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Karl Ameriks argues for a middle path between two extreme but common objections to the Groundwork’s account of moral self-legislation as autonomy. The first of these argues that to speak of the moral law as rooted in self-legislation is to be too ambitious, overly subjective, and to ignore the essentially receptive character of reason. According to this objection, the focus on self-legislation suggests a failure on Kant’s part to recognize reason as a capacity that appreciates reasons to act given to the subject by what is essentially outside of it. The contrasting second objection stems from a worry about what can appear to be an overly close connection drawn between morality and freedom as autonomy. In his chapter, Ameriks steers a middle course between the Scylla of subjectivity and the Charybdis of lawlike freedom, arguing that the transition from section II to section III in the Groundwork can be read as providing an account of autonomy defensible against both of these objections.
This updated edition offers a comprehensive, penetrating, and informative guide to what is regarded as the classical period of German philosophy. Kant, Fichte, Hegel, and Schelling are all discussed in detail, along with contemporaries such as Hölderlin, Novalis, and Schopenhauer, whose influence was considerable but whose work is less well known in the English-speaking world. Leading scholars trace and explore the unifying themes of German Idealism and discuss its relationship to Romanticism, the Enlightenment, and the culture of eighteenth- and nineteenth-century Europe. This second edition offers an updated bibliography and includes three entirely new chapters, which address aesthetic reflection and human nature, the chemical revolution after Kant, and organism and system in German Idealism. The result is an illuminating overview of a rich and complex philosophical movement, and will appeal to a wide range of interested readers in philosophy, literature, theology, German studies, and the history of ideas.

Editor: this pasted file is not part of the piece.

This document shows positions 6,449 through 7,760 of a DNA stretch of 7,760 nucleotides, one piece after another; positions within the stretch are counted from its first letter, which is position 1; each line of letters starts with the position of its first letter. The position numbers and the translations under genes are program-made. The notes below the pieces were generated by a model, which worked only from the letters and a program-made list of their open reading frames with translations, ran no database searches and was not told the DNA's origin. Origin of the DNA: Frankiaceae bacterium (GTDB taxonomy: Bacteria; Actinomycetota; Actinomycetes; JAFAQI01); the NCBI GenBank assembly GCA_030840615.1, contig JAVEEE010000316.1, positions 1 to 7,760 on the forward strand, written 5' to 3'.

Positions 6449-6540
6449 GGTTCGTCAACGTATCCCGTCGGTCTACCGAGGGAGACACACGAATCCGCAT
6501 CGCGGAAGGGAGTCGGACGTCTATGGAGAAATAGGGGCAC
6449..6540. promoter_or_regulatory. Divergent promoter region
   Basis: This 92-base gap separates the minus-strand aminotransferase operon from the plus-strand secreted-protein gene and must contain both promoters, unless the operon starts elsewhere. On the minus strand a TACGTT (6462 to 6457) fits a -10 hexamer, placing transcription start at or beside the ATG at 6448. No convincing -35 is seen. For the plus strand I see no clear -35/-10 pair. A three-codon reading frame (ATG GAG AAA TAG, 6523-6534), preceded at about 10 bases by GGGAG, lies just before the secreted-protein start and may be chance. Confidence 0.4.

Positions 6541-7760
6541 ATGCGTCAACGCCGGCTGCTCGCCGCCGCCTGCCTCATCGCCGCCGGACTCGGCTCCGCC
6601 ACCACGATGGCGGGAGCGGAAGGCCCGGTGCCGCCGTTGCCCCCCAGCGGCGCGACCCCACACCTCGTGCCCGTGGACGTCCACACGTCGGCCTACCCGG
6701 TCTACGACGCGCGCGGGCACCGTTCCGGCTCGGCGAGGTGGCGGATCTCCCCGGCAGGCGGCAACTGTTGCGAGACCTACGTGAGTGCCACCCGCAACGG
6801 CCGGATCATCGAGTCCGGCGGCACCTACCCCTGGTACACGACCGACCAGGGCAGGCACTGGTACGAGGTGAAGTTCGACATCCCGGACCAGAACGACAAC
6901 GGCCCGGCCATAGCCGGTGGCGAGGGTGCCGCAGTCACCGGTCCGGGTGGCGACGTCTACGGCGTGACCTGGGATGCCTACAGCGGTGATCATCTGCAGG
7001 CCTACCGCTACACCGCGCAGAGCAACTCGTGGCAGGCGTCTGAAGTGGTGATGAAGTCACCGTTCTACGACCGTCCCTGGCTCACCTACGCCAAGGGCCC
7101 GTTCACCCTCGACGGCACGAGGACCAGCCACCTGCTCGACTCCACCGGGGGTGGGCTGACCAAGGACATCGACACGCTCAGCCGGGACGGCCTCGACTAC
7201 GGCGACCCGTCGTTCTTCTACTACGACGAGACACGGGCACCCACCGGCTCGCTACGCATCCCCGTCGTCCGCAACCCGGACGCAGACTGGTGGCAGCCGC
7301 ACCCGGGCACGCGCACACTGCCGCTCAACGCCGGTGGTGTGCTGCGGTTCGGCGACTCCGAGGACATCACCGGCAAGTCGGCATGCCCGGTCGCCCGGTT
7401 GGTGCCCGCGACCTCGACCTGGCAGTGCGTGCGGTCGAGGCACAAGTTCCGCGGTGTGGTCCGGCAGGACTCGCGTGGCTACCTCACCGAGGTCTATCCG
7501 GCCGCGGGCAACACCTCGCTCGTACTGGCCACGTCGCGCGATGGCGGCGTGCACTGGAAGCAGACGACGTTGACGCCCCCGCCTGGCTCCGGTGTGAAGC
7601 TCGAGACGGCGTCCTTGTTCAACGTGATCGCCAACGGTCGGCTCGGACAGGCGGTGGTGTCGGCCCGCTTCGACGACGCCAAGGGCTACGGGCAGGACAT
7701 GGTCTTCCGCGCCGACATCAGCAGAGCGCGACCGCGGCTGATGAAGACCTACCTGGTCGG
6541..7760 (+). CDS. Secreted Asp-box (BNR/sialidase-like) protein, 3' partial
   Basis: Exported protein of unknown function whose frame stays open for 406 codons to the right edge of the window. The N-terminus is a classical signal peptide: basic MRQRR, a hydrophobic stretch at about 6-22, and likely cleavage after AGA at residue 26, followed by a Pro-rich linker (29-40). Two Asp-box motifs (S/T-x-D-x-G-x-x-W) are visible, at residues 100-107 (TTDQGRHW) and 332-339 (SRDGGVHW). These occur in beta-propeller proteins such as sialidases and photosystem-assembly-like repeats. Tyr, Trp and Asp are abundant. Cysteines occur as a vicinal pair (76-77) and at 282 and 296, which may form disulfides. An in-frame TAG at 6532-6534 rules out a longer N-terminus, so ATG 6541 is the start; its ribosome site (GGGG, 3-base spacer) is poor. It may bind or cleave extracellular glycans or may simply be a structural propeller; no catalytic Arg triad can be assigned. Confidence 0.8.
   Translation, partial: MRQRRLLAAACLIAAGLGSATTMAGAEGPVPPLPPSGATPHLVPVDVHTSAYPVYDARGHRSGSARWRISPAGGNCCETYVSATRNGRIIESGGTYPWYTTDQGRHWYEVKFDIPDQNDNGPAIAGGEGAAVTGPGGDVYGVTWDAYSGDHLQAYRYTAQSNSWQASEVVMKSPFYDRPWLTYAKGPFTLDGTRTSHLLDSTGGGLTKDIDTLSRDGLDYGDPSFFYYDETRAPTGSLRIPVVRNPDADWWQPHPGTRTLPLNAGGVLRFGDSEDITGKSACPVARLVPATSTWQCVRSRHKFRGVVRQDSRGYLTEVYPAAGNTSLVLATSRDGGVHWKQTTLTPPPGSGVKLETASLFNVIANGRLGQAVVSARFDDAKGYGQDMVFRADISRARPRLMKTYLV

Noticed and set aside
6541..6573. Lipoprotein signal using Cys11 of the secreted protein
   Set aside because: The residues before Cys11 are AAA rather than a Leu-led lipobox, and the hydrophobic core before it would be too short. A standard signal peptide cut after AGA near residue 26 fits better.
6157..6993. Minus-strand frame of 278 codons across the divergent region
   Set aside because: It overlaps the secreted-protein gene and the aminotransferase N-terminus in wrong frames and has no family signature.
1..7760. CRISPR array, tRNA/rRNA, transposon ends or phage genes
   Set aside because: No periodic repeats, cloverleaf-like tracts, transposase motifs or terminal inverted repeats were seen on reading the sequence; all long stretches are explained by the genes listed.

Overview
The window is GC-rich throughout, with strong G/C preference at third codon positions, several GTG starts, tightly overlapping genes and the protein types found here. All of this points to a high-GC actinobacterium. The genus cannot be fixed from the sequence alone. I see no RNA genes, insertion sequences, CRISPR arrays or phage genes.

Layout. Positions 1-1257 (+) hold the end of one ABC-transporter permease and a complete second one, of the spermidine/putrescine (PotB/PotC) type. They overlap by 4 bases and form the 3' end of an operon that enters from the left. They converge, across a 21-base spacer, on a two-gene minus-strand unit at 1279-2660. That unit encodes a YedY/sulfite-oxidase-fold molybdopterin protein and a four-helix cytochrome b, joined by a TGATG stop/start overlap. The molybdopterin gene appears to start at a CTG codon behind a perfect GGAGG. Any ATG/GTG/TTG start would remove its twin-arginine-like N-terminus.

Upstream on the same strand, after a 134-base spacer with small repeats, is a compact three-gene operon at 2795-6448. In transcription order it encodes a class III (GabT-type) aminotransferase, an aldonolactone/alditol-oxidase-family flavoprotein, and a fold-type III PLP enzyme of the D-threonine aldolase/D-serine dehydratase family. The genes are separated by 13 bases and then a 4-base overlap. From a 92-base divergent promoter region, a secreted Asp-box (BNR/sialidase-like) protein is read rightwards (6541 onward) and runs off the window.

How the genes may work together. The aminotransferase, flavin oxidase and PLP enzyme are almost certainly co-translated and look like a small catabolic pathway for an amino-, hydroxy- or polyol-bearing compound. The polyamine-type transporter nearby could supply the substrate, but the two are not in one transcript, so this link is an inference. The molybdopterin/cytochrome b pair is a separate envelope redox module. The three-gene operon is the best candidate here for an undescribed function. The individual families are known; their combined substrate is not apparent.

Once early Enlightenment writers and their predecessors, such as Bacon, Hobbes, and Spinoza, had exposed many religious notions as mere superstitions, at least four different types of critique came to be widely adopted. The three Critiques, however, all investigate basic human abilities and the strictly a priori laws that underlie them. Immanuel Kant's basic philosophical and religious idea is also speaking against a fourth Critique, namely, the idea that religion is obliged to morality. One could assume that the Religion simply extends Kant's pure philosophical theology. He takes a closer look at one specific religion, thereby adding a new element to the debate, with respect both to its contents and to its methodology. The content deals with the four building blocks of Christianity: original sin, Christ, judgment day, and the Church. Even a superficial reading of Kant's text on religion reveals eight particularities.
The first study of its kind, The Impact of Idealism assesses the impact of classical German philosophy on science, religion and culture. This volume explores German Idealism's impact on philosophy and scientific thought. Fourteen essays, by leading authorities in their respective fields, each focus on the legacy of a particular idea that emerged around 1800, when the underlying concepts of modern philosophy were being formed, challenged and criticised, leaving a legacy that extends to all physical areas and all topics in the philosophical world. From British Idealism to phenomenology, existentialism, pragmatism and French postmodernism, the story of German Idealism's impact on philosophy is here interwoven with man's scientific journey of self-discovery in the nineteenth and early twentieth centuries – from Darwin to Nietzsche to Freud and beyond. Spanning the analytical and Continental divide, this first volume examines Idealism's impact on contemporary philosophical discussions.